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could you do that? i will oppose both pompeo's nomination and haspel's nomination. >> charles: we will put rand paul down as they may maybe for cia director and secretary of state. the g.o.p. can get on board. senator , maybe not a shock per se but already working within margins with respect to anything that can be done in the senate. how much of a battle was going to be for mike pompeo to be confirmed? >> i think he is very well respected, and with the vast majority of republicans, he's worked with a lot of members of the united states senate. clearly has a background which is military in nature. most certainly is up to speed in what's going on in the world. i think he's got a lot of respect. i understand senator paul may have some different points of view on it but i think the vast majority of us will continue to
support the president and his nomination of mike to be the next secretary of state. there is a lot of us that were really disappointed when secretary tillerson was removed. we thought he did a good job as well. i think the president has done a very good job on the nomination so far overall. >> charles: how much room for margin for error is there? how many republicans can you lose, because it's unlikely perhaps at least to my knowledge that you're going to get a whole lot of democrats. >> well, we are not sure about that yet. there has been some movement on the part of some of our democratic colleagues to come across on a number of nominations. >> charles: but more specifically, though, with the idea that torture is now the elephant in the room, especially so with gina haspel. but also with mike pompeo. it's going to be a tough uphill climb, it seems to me, particularly once the media starts to pylon. >> the numbers are clear. we've only got a one-vote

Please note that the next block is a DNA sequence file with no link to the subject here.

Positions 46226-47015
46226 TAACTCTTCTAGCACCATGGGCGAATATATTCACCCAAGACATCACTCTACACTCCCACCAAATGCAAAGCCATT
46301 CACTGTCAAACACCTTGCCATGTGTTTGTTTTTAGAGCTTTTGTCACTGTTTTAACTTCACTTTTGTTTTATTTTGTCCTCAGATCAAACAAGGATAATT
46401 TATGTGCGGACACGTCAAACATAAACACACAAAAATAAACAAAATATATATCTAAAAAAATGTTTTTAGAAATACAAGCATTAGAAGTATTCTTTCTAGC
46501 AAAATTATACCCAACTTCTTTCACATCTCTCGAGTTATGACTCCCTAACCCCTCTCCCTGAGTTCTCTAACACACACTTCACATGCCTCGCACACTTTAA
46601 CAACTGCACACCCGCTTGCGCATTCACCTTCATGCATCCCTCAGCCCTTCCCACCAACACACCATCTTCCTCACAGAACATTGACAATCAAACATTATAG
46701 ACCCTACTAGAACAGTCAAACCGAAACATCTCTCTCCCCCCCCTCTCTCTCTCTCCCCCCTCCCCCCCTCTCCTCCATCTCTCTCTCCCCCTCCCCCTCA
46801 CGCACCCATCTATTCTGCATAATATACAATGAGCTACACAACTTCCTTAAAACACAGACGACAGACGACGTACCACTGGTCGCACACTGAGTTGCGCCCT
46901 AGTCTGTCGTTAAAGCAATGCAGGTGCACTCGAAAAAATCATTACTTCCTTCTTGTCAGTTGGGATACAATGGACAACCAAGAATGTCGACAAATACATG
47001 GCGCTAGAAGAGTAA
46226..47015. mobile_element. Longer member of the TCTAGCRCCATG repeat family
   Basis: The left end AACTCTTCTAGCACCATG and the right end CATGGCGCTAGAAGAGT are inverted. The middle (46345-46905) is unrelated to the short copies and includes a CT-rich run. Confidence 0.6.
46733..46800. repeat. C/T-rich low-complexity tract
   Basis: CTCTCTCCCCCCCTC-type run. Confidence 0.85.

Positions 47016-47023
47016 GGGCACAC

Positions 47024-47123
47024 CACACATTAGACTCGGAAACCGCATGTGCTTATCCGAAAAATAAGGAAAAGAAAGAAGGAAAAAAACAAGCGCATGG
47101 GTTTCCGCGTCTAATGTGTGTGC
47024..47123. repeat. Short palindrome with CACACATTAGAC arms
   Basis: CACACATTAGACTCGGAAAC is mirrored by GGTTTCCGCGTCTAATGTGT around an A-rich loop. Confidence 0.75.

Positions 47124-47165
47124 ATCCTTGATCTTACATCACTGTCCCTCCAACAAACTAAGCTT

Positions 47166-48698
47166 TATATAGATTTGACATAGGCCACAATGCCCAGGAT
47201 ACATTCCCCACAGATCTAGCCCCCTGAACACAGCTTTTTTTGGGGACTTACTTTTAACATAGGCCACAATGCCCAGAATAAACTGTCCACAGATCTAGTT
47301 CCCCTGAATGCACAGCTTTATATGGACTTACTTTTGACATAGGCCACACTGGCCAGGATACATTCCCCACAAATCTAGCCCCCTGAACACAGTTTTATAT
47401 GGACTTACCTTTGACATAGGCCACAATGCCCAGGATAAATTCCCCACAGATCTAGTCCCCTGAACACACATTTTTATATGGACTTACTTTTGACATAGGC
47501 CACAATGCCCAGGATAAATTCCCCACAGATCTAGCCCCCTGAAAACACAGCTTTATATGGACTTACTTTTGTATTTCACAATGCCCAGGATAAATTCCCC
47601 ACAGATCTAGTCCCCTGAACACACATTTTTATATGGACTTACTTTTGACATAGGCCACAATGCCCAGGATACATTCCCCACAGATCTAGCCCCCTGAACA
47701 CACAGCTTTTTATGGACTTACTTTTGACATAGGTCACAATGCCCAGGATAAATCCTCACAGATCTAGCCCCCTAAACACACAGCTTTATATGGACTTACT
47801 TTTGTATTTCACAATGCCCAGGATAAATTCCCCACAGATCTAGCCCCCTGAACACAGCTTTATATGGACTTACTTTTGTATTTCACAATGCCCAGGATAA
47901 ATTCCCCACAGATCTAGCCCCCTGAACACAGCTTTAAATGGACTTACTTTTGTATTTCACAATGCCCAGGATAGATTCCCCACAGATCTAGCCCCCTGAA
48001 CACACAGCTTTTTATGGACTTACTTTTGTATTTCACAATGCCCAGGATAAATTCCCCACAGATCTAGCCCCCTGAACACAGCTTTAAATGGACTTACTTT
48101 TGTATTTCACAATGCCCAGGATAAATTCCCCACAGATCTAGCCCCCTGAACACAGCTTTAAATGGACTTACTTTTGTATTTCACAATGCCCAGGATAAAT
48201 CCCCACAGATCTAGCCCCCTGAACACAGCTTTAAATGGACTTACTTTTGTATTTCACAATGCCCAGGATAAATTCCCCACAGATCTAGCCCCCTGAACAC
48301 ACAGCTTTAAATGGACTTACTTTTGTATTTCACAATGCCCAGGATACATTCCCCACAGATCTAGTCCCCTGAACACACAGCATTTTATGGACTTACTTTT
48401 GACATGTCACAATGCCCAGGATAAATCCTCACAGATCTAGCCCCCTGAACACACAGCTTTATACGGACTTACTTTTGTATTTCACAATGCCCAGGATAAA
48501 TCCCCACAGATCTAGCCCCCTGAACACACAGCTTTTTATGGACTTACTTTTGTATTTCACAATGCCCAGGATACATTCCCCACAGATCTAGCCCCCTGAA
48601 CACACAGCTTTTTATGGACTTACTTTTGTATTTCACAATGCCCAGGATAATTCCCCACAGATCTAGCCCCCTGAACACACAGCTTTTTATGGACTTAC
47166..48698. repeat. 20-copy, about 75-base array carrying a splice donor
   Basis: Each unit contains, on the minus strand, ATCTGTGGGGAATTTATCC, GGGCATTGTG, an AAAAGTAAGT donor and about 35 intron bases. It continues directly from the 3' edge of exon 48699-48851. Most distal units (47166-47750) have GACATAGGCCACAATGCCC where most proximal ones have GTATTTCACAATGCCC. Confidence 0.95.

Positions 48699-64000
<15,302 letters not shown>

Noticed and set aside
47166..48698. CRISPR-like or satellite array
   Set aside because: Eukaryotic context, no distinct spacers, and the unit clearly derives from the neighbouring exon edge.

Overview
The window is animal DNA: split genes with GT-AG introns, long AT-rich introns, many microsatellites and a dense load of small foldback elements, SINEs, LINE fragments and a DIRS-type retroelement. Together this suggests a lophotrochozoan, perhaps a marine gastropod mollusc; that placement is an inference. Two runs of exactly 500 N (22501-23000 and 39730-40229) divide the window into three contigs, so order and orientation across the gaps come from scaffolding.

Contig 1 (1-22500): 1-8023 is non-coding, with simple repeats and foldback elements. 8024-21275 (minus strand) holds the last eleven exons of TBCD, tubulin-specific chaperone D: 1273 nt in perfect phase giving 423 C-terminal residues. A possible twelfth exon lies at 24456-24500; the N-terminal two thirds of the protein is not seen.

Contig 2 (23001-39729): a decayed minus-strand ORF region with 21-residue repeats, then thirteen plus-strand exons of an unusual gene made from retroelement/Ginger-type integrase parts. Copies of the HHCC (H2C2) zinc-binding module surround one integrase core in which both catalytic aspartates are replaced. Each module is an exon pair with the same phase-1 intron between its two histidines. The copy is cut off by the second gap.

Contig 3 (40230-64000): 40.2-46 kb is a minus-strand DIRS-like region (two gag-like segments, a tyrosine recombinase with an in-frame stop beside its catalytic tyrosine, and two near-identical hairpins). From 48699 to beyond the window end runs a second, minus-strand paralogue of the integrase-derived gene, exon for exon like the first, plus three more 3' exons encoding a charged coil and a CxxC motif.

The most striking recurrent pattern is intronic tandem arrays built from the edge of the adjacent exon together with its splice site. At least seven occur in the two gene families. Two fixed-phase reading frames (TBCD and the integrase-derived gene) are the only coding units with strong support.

margin, basically two votes. 51-49. but that makes it very difficult. you don't want to lose members. most certainly have the option of having the vice president stepped in to break a tie if it gets to that point. but you don't want to lose your own members. you also can't discount the possibility that the there may be democrats would step over and vote for the nominee. >> charles: we have the potential meeting between president trump and kim jong un, ostensibly set for may. not sure the confirmation will be done then. how does this impact or change anything with respect to that potential meeting? >> i think the president indicated he thought he would -- he and mr. pompeo were on the same page. he clearly didn't think that was the case with secretary tillerson. for the president, they should give him some additional confidence in terms of direction he's moving. we are going to support the president's approach. we think you give him the benefit of the doubt on this. most certainly mike pompeo is a
qualified individual. >> charles: thank you very much. appreciate it. the dow was off 250 today. concerned about potential trade war with china. i will tell you all about it later tonight. catch me on "making money." ♪ >> greg: i'm greg gutfeld with kimberly guilfoyle, juan williams, jesse watters. a pistachio shell is her canoe. dana perino. "the five" ." here's an experiment. type torture into google and what do you get? the odd snippets of hillary's speeches. you will see gina haspel, the first woman to be nominated to run the cia. a33 year vet. more than qualified to run the place with deep knowledge of our worst enemies and how to handle them. which means she must be stopped. on the other hand, there's controversy in her past. she was involved with the torture program after